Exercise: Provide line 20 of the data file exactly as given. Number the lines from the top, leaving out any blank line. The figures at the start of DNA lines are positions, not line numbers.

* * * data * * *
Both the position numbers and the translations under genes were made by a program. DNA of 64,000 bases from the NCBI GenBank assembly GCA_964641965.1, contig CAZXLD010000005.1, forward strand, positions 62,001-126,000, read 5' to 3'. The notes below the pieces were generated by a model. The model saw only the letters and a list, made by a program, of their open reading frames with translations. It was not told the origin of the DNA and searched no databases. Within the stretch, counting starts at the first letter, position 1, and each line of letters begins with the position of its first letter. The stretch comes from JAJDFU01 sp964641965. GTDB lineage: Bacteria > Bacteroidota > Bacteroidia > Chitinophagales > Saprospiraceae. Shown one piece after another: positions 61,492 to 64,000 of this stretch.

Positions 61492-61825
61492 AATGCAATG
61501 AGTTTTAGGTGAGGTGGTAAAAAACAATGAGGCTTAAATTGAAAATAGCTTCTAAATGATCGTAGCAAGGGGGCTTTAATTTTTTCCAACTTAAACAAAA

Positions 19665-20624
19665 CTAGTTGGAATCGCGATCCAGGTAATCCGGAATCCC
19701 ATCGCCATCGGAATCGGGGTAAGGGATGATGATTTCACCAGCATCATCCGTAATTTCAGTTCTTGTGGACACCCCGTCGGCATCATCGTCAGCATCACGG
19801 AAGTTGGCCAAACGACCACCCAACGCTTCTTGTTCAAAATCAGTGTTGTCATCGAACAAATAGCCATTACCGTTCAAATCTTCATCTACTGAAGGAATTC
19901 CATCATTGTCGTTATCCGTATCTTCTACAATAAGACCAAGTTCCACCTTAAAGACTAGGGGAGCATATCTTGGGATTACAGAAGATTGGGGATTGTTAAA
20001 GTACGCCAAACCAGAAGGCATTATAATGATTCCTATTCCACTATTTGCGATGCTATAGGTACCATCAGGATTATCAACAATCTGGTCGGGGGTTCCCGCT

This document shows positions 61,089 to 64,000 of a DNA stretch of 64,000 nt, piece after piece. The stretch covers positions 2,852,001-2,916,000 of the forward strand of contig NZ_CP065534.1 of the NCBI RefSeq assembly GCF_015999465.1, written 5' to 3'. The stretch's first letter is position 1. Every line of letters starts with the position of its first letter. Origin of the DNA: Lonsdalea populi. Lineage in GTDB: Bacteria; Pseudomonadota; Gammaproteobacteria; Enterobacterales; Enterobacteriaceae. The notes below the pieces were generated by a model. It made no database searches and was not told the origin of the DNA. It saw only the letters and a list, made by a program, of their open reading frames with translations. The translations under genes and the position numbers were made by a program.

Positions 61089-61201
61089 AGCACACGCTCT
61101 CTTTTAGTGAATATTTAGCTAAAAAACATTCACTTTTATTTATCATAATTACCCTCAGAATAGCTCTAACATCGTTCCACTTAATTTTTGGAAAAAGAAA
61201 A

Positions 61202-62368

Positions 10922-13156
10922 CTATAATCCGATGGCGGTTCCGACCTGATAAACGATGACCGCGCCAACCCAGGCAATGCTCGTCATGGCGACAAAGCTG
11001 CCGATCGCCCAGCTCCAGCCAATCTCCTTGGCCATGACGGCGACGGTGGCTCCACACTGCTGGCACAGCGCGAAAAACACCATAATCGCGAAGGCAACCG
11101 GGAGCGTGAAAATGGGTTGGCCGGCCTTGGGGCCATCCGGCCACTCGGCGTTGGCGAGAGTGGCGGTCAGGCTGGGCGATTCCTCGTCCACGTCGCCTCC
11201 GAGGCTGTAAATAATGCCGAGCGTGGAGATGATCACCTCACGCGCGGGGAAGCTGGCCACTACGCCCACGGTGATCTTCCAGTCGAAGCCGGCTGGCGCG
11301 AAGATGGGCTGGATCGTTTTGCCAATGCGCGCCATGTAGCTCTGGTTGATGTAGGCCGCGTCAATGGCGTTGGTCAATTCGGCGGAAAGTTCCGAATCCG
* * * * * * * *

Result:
11101 GGAGCGTGAAAATGGGTTGGCCGGCCTTGGGGCCATCCGGCCACTCGGCGTTGGCGAGAGTGGCGGTCAGGCTGGGCGATTCCTCGTCCACGTCGCCTCC